Chapter 13 bankruptcy allows a debtor with a regular income avoid a portion of his debts by making a monthly payment to a Chapter 13 Trustee for a period of years. The debtor will file a chapter 13 plan that proposes how he will pay back his creditors and how those creditors will be treated during the plan. In most cases, the debtor makes monthly payments based on his income level and the creditors are paid back in a prorated fashion with secured creditors receiving more than unsecured creditors. Once the plan is filed, creditors and the Chapter 13 Trustee have an opportunity to object to the plan and its contents if they do not conform to the bankruptcy code.  If the Judge denies confirmation based on one of these objections, then the debtor is required to file another chapter 13 plan with a different proposal.

The question becomes, if the debtor’s plan is denied, can he then appeal the judge’s decision to deny confirmation of the plan? It is well settled that a confirmed plan is appealable. In other words, if the Judge approves the proposed plan, then the creditors can appeal his decision. The U. S. Supreme Court ruled in Bullard v. Blue Hills Bank, 135 S. Ct. 1686 (2015) that denial of confirmation is not an appealable order.

This decision effectively gives creditors an unfair advantage in bankruptcy because they can appeal if the debtor wins and his plan is confirmed; but if the creditor wins, and the plan is denied, then the debtor can not appeal. In Chapter 13 bankruptcy, it is always the debtor proposing the plan, which he can never appeal when confirmation is denied. The High Court argues that a confirmed plan is final because it is a court order that resolves all issues between all creditors and the debtor; whereas a denied plan is not final because the debtor can go back and file a new plan. I disagree with the Supreme Court’s ruling in this case.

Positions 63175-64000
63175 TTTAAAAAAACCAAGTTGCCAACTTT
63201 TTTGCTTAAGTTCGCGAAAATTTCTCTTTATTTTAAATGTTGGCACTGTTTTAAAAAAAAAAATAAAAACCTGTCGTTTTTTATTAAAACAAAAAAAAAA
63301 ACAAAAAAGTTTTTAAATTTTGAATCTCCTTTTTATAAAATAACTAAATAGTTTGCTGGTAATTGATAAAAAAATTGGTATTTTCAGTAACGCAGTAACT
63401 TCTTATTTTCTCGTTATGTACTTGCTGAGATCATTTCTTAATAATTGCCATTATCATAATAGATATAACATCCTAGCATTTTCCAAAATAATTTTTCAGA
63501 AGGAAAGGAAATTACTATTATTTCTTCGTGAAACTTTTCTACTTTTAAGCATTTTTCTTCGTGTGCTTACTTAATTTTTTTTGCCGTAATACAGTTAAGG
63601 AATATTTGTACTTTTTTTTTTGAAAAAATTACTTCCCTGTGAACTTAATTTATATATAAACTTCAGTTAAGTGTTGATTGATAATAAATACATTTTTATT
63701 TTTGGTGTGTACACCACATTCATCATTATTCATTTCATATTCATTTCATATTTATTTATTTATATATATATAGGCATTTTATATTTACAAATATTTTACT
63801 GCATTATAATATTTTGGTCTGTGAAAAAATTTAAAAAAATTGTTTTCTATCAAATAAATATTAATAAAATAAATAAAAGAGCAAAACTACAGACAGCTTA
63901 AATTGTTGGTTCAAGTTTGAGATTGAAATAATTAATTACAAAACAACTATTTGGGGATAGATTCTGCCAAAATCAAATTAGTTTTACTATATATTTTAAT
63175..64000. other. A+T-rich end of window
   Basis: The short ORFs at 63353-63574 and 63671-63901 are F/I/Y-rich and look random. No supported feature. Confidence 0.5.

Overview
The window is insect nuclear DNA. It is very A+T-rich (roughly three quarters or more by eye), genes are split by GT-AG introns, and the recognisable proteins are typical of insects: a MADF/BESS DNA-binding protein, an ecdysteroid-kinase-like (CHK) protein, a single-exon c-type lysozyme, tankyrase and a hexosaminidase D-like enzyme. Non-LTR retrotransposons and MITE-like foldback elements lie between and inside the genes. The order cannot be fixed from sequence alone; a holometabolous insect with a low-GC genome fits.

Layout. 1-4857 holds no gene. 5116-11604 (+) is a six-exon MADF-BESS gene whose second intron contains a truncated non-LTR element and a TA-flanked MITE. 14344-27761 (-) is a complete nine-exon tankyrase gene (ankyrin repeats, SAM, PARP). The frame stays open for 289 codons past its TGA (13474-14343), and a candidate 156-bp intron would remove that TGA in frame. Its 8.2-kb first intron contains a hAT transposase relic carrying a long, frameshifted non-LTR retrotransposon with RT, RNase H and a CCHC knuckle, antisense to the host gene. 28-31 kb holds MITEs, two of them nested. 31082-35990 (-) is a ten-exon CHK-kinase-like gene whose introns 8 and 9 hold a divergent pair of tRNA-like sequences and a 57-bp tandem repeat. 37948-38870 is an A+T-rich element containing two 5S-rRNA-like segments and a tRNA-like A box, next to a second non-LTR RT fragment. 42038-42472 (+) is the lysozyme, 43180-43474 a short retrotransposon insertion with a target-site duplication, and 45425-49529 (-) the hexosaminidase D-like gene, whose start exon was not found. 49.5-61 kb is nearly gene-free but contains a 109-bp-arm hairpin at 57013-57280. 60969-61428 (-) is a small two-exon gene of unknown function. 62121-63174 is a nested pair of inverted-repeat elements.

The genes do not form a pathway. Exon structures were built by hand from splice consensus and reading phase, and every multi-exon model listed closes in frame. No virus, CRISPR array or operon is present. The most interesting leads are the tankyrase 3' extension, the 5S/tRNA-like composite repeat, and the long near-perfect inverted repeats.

Where it is true the debtor can file an amended plan, there may not be an amended plan that could actually be feasible. Furthermore, if the debtor believes the only feasible plan he could propose is the one that got denied, and he has a duty to file a plan in “good faith” then he may not be able to file a second plan at all because any second plan would not be filed in “good faith.” In other words, if the plan filed by the debtor is the only plan he could file and the court denies it, then that courts denial was in effect a final decision – from which he can’t appeal because of this Supreme Court decision.

The Supreme Court goes on to justify stripping the debtor of his right to appeal his plan being denied by saying that the debtor has several other remedies. The court points out that in this case, the appellate court heard his appeal even though they believed that the lower courts decision was not a final decision and thus not appealable. The Supreme Court reasoned that appellate courts would use discretion and hear cases involving denied plans where the circumstances warranted the appeal. The problem with that reasoning is that in the past there was not a Supreme Court decision on point clarifying that denied plans were not appealable.

I understand the Supreme Courts desire to stream line the bankruptcy process, and if debtors could appeal every denied plan it could add unnecessary layers of complexity and work load to the process. While the Court is correct in its assessment that most denied plans do not create a final order because the debtor can file and amended plan – there are denied plans where the debtor can not in “good faith” file an amended plan. For these unfortunate debtors, the Supreme Court left very few options.